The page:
Is there a culture of sexual harassment at start-ups? Why isn't is talked about?
Where does this culture of sexual harassment at start-ups come from?
How does it affect the start-up field?
Start-up companies are usually small firms with only a handful of employees. If an owner or employer harasses or discriminates against their employees, there are not many options for their employees. These employees could complain and risk their jobs and reputations, or they could leave, and hope their next job has a better working environment. Owners and CEOs of start-ups hold a disproportionate amount of power and in the small start-up environment it tends to be easier to hide abusive behavior.
The New York Times ran an article in July, called "Women in Start-Up World Speak Up About Harassment" that delves into the very scary and pervasive culture of harassment that women in start-ups are facing.
This NY Times writer, Katie Benner, contacted more than two dozen entrepreneurs working in start-ups to find out their stories, and what they learned was just how deep rooted the problems were. While some people didn't want to share their stories, many directed the writer to others within their network who would talk. What Ms. Benner discovered was very interesting. She wrote, "Patterns emerged, most glaringly the fact that many of the people who had stories to share were women of color, even though there are comparatively few female entrepreneurs who aren't white. At the same time, more of the white women I spoke with were willing to go on the record and be photographed for the story. It was a sobering reflection of how much more risk founders of color believe they take on by being public about their experiences."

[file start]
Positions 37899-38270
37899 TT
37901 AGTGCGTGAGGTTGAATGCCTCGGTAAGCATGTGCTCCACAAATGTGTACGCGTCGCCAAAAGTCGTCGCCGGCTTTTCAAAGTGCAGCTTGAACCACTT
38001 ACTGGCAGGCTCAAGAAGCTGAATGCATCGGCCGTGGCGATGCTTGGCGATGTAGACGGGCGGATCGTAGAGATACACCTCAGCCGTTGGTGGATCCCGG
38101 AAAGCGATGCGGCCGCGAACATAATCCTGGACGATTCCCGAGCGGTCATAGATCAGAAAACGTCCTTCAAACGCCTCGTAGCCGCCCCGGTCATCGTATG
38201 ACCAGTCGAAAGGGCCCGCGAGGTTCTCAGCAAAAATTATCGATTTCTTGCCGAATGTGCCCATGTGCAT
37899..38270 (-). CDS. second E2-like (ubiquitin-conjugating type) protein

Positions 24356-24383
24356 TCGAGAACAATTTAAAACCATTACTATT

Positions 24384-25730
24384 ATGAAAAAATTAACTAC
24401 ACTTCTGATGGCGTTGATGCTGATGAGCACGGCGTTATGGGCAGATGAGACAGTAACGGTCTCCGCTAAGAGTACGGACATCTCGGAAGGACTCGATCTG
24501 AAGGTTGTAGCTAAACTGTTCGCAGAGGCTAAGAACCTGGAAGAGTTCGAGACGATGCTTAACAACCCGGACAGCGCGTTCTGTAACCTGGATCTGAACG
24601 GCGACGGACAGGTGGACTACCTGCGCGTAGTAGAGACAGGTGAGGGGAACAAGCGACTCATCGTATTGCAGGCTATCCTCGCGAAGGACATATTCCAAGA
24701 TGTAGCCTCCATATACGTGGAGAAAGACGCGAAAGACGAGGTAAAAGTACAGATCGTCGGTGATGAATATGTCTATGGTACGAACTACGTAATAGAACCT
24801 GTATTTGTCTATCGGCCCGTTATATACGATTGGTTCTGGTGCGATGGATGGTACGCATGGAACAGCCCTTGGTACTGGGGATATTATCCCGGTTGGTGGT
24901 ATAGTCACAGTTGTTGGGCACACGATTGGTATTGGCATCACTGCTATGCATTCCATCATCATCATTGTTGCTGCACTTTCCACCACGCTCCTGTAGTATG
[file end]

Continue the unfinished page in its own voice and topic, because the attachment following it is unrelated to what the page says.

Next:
Additionally, she wrote, "When I contacted the men, some of them denied the claims. Others impugned the character of their accusers, or tried cajoling, bullying and intimidation to get me to take them out of the story."
Ms. Benner points out in her article that many of these small start-up firms do not have human resources departments. Therefore, even if an employee wanted to complain, they would have to go straight to their boss. Fear of backlash, fear of a more hostile work environment or a fear of losing their job may be an incentive for many employees to stay quiet.
The writer also notes that the CEOs and owners of these small firms have a major investment in keeping their reputations and their company's reputation untarnished with claims of harassment or discrimination. These CEOs also typically have the ability to sweep complaints and allegations of harassment under the rug by using their money and power. That's why many of the women in start-ups tell their stories on the basis of anonymity.
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